Hitch help! - Fiberglass RV


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Old 09-14-2007, 11:34 AM   #1
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I really, really, really want to buy Manny's 16' Scamp. Problem is, the tongue weight is about 25lbs over the rating for my car.

A weight distributing hitch would be a good solution, as my car (2005 Subaru Forester) has plenty of towing capacity for the trailer weight (2000lbs). Tongue weight is the only limitation. I can find weight distributing hitches that are very light weight. But, I can't find any that fit my car's 1.25 hitch receiver.

The guy at the shop told me that a receiver adapter to change the 1.25" receiver to 2" would lengthen the hitch and negate the effect of the weight distributing hitch. Is this true?
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Old 09-14-2007, 11:49 AM   #2
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The guy is wrong!

Extending the hitch ball further back lowers actual hitch weight load on your TV (although not by much), but has nothing to do with the effect of a WDH.

You are right to assume that a WDH will aleviate your hitch weight problem. If fact all hitch receivers are rated higher for a WDH than they are rated without WDH.

You didn't state what you Forester is rated to tow. You must also consider the GCWR (Gross Combined Weight Rating) of your Forester/Scamp configuration (look at the label on the driver's side door or door post).
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Old 09-14-2007, 12:20 PM   #3
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You didn't state what you Forester is rated to tow. You must also consider the GCWR (Gross Combined Weight Rating) of your Forester/Scamp configuration (look at the label on the driver's side door or door post).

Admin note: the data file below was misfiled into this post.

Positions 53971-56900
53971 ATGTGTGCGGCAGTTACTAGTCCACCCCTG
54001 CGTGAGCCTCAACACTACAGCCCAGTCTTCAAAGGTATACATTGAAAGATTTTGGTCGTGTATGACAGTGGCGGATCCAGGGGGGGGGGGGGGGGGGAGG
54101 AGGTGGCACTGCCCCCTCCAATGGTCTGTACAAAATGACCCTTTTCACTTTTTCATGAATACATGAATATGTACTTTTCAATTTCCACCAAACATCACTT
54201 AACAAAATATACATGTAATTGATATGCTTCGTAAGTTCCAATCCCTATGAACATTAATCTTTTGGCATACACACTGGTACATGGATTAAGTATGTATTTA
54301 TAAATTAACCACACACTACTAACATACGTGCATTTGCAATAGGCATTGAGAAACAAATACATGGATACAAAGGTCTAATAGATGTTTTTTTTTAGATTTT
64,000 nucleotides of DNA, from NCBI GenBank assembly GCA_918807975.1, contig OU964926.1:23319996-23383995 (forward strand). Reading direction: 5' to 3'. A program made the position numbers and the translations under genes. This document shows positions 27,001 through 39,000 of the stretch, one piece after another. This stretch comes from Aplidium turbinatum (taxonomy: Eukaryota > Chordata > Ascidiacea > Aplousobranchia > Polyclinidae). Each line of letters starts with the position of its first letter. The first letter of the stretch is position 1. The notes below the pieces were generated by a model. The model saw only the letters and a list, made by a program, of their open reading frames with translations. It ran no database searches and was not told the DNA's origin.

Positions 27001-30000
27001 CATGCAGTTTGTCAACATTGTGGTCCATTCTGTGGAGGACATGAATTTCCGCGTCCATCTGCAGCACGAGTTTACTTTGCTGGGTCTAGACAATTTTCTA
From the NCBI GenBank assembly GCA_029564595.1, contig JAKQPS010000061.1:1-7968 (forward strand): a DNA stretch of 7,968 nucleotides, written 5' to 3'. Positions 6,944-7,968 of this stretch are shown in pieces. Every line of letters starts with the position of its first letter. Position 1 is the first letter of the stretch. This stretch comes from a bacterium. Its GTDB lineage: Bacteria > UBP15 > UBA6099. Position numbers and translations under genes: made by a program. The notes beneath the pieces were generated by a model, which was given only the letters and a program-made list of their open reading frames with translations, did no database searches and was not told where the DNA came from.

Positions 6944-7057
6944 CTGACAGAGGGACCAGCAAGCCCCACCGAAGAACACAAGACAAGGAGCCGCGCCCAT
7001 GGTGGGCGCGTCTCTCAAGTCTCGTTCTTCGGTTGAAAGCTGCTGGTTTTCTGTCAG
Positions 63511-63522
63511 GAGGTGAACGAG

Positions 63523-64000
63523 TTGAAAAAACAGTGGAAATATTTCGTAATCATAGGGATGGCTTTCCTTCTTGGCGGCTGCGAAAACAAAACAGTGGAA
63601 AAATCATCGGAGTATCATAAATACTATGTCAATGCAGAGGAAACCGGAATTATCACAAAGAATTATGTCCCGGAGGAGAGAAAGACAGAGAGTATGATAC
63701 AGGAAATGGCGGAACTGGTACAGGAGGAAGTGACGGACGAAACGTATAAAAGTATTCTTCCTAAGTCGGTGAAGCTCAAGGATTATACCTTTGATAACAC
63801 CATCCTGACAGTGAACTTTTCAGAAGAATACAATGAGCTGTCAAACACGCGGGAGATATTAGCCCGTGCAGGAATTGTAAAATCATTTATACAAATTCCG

My max tow rating is 2400 lbs
Trailer weight is ~2000 lbs

My max tongue weight is 200 lbs.
Trailer tongue weight ~ 225 lbs

My GVWR is 4500 lbs (there is no listed rating for combined weight)
Interior load capacity is 900 lbs.
Rear axle will carry 2040 lbs


Experiance tell me that the car engine has plenty of power and the trailer has electric brakes. I suspect that the suspension and steering control are the key issues. Would a weight limiting hitch address BOTH of these safely?
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Old 09-14-2007, 12:35 PM   #4
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Laura:

I too have a 05 Forester (XT) and will be doing the same thing -- adapting a 1.25" hitch receiver opening to a 2" hitch opening. Want to get a Scamp 16' & use a WDH.

Here's a web site that has adapter. Doing a Google search will show several other manuf. who make the adapter.

http://www.netshops.com/cart/shopper.cfm?a...ci_sku=CTM754-3

Ed
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Old 09-14-2007, 12:40 PM   #5
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Laura, any time you change equipment from what the manufacturer supplies, and exceed the limits as set by the manufacturer, you're into uncharted territory. My only advice would be to send you to a frame and axle shop and take their advice as to what can safely be accomplished with your car. Sometimes what can be done and what should be done are completely separate issues.

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Old 09-14-2007, 12:42 PM   #6
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Quote:
Laura:

I too have a 05 Forester (XT) and will be doing the same thing -- adapting a 1.25" hitch receiver opening to a 2" hitch opening. Want to get a Scamp 16' & use a WDH.

Here's a web site that has adapter. Doing a Google search will show several other manuf. who make the adapter.